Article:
"This picture was taken in 1998, at a time when people were just beginning to realise what "mean girls" were, and how brutal and cliquey and excluding they could be. I was on an assignment for the New York Times magazine, for a special issue about being 13. They sent me to a place in Minnesota called Edina, right in the heartland of the US. It was so interesting: in a book I did called Fast Forward, I had been taking a look at how kids grow up really quickly in Los Angeles. But in Minnesota, where life is supposedly not as fast-paced as in LA, I found kids who were equally precocious.
This group of girls were in the popular clique at their school. Popularity was very codified: all the kids knew you had to shop in three particular stores, and that you needed to be blond, thin and blue-eyed. The girls were on their way to their first big party of the seventh grade. I spent a lot of time inside one of their houses, photographing them doing their makeup and combing their hair. Then we came outside. In the beautiful late-afternoon light, they lined up and started posing – it was very much their idea rather than mine.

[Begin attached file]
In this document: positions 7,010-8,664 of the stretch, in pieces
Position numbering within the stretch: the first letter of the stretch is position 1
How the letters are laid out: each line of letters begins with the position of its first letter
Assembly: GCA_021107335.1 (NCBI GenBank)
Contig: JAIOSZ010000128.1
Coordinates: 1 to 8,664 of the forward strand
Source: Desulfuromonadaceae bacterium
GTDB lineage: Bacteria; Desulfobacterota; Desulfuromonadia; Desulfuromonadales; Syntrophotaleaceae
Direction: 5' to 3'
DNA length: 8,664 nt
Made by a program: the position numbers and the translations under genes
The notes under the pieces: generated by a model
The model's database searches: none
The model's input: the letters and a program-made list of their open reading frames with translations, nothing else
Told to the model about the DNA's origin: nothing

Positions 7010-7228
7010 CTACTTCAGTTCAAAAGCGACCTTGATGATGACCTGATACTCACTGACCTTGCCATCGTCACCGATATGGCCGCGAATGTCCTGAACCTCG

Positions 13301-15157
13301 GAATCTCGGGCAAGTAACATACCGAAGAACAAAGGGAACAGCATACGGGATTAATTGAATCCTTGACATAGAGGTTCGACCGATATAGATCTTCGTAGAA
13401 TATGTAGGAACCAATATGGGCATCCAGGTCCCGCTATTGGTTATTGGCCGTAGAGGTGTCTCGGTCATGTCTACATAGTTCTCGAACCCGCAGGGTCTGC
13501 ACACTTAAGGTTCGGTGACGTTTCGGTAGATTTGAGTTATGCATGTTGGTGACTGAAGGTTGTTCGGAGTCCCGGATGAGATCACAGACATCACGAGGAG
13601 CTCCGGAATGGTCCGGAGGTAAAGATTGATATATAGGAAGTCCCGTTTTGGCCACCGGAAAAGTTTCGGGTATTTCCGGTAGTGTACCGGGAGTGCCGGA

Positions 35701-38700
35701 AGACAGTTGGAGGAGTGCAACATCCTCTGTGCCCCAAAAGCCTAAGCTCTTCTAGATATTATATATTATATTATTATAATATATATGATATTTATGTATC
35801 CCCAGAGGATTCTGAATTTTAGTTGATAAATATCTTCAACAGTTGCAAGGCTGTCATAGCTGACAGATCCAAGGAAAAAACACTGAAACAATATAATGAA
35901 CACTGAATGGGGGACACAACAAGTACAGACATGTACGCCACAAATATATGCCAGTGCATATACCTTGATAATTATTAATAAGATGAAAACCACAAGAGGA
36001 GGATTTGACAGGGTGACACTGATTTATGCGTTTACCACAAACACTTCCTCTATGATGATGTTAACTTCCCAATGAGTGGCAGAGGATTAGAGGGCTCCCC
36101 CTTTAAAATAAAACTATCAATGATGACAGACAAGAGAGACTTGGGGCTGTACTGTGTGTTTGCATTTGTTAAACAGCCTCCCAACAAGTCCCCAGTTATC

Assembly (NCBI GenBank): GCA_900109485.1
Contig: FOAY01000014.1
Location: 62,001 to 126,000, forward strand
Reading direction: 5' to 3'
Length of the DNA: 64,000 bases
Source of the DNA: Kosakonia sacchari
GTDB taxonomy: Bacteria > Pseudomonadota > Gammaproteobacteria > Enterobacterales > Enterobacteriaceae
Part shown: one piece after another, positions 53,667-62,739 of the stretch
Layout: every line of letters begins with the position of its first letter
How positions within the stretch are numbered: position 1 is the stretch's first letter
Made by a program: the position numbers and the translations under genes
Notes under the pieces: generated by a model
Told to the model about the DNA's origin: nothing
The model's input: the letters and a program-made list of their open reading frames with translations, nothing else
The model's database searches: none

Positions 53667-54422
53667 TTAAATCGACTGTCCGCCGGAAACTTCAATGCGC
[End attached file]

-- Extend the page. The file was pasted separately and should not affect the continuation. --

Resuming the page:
What I love is that each girl has a different personality in the image, and you can read into it what their status is in the clique. Hannah, the third girl in the purple, was actually deemed the most popular girl at school. But she told me later that she wasn’t actually sure about her group of friends: they could be mean, and people would get criticised if they didn’t look a certain way. Even if you’re in the place everyone wants to be in, as she was, there’s still a lot of pressure to keep up the grade. In a way, she felt it was bad to be popular."